"east side of the community house block (cuartel de la comunidad)"
     36 adults, 40 children
"west side of said house block"
     50 adults, 35 children
"small plaza (placita)"
     29 adults, 15 children
     88 adults, 70 children
"east side of plaza house block"
     52 adults, 34 children [45]
page from census
First page of the 1750 Pecos census, in the hand of Fray Francisco de la Concepción González (BNM, leg. 8, no. 81).

Bishop Tamarón Made Welcome

During the 1750s, while the population of Pecos fell from 499 to 344, the governors kept the Franciscans pretty well muzzled. When, in 1759, a third bishop of Durango announced his intention to visit New Mexico, the friars were almost eager. They wanted to talk. This bishop, the untiring, practical, wide-eyed Dr. Pedro Tamarón y Romeral, the bluerobes made welcome, in his words, "as if they were secular priests." [46]

The bishop and his suite, which included a corpulent black valet who "must have excited the Indians' imagination," rode in the company of Custos Jacobo de Castro and an armed escort over the mountain from Santa Fe to Pecos on Thursday, May 26, 1760. Despite the weight of his responsibilities, His Most Illustrious Lordship was enjoying himself. "He was one of those inveterate tourists who delight in new scenes and little-frequented places and have a flair for collecting odd bits of interesting information." [47]

sketch of Bishop
Bishop Pedro Tamarón y Romeral, a sketch from his portrait at the cathedral in Durango.

The Pecos came out on horseback to meet him, performing "many tilts to show how skillful and practiced they are in riding." Fray Francisco Javier DÁvila Saavedra, a native of Florida now in his mid-forties, awaited him at the church door. Inside, Bishop Tamarón administered the sacrament of confirmation to 192 Pecos, although, as he later admitted, it caused him considerable mental anguish. The adults simply were not properly instructed. During the ceremonies, one of the principal men, Agustín Guichí, a Pecos carpenter, seemed to be studying the bishop's every move.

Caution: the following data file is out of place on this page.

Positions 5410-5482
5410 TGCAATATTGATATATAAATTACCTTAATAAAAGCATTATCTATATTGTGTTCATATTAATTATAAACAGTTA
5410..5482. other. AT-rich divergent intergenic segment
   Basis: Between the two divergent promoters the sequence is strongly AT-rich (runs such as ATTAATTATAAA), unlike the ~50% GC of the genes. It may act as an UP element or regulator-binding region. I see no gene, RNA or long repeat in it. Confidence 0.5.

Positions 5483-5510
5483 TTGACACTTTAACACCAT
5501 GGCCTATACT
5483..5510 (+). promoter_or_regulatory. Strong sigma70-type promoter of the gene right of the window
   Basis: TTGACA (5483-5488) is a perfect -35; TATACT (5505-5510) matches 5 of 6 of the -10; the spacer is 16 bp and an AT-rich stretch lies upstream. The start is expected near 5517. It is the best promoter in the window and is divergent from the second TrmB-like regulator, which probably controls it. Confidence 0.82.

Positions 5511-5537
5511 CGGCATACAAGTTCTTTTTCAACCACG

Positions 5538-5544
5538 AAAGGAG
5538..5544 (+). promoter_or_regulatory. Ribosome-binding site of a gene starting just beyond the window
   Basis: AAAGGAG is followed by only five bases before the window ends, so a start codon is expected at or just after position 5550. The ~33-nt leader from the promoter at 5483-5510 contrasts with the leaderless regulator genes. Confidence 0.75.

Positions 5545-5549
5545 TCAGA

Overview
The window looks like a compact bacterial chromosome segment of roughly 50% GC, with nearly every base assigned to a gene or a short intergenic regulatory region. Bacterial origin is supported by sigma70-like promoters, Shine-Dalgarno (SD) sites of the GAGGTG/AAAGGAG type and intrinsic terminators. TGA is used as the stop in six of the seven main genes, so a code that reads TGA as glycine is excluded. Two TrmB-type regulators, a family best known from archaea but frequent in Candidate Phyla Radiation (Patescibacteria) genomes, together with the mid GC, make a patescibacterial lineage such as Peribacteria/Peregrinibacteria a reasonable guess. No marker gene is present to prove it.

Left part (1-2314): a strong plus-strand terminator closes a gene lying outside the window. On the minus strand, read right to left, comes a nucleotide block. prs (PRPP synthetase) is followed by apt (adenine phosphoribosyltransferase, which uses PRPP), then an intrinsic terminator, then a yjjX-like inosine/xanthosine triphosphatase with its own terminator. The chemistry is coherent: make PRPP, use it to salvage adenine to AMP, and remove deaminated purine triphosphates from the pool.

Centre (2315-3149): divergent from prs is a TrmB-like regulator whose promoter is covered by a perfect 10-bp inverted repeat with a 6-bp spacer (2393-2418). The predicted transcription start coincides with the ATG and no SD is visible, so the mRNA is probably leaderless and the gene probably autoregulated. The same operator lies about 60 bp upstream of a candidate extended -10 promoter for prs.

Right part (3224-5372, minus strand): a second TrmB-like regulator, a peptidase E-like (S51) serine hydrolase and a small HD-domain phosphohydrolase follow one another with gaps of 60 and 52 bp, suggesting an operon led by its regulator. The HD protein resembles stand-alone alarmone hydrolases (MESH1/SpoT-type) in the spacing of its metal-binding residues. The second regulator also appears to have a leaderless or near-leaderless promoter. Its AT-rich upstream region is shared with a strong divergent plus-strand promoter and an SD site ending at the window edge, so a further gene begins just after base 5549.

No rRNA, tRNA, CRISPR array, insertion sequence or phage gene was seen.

In the course of his inspection, Tamarón charged Father DÁvila to prepare a book of confirmations so that these and subsequent ones might be legally recorded. He asked why there had been no marriage entries in more than a year. No marriages had been performed, DÁvila replied.

The Language Problem

With the Pecos books before him, the bishop began to lecture the friar. One thing more than any other "saddened and upset" him. It was the same thing that had dismayed Bishop Crespo thirty years before. In all these years, the friars had failed to learn the native languages or to teach the Pueblos intelligible Spanish.

His Most Illustrious Lordship charged him exceedingly to try his utmost to dispose the Indians, his parishioners, to confess annually, for it has been said that they do not do so, but rather leave it only for the point of death, the reason being that said Father missionary does not understand them. He has two alternatives, either have them learn the Spanish language or work up an interrogatory for confessions in their language.

hand-written note
Notice of Bishop Tamarón's visitation, May 29, 1760, in the Pecos book of burials (AASF).

It was not only confession. The Pueblos, in the opinion of Bishop Tamarón, were woefully ignorant of the chief truths and duties of the Christian faith. They could recite in unison some of the catechism, but since they did not understand Spanish, they had no idea what they were saying. For one thing, he ordered Father DÁvila to give up the current practice of having the native fiscales, or catechists, lead the Pecos in group recitations. Rather, each individual should be examined separately.

Again language was the key. Interpreters, who only added to the confusion, were not the answer. The friars simply had to come to grips with the Pueblo languages. He commanded them to. He begged them to. He offered to pay the printing costs of native-language catechisms and guides to confession. Still, after repeated and vehement admonitions, the custos and missionaries "tried to excuse themselves by claiming that they could not learn those languages."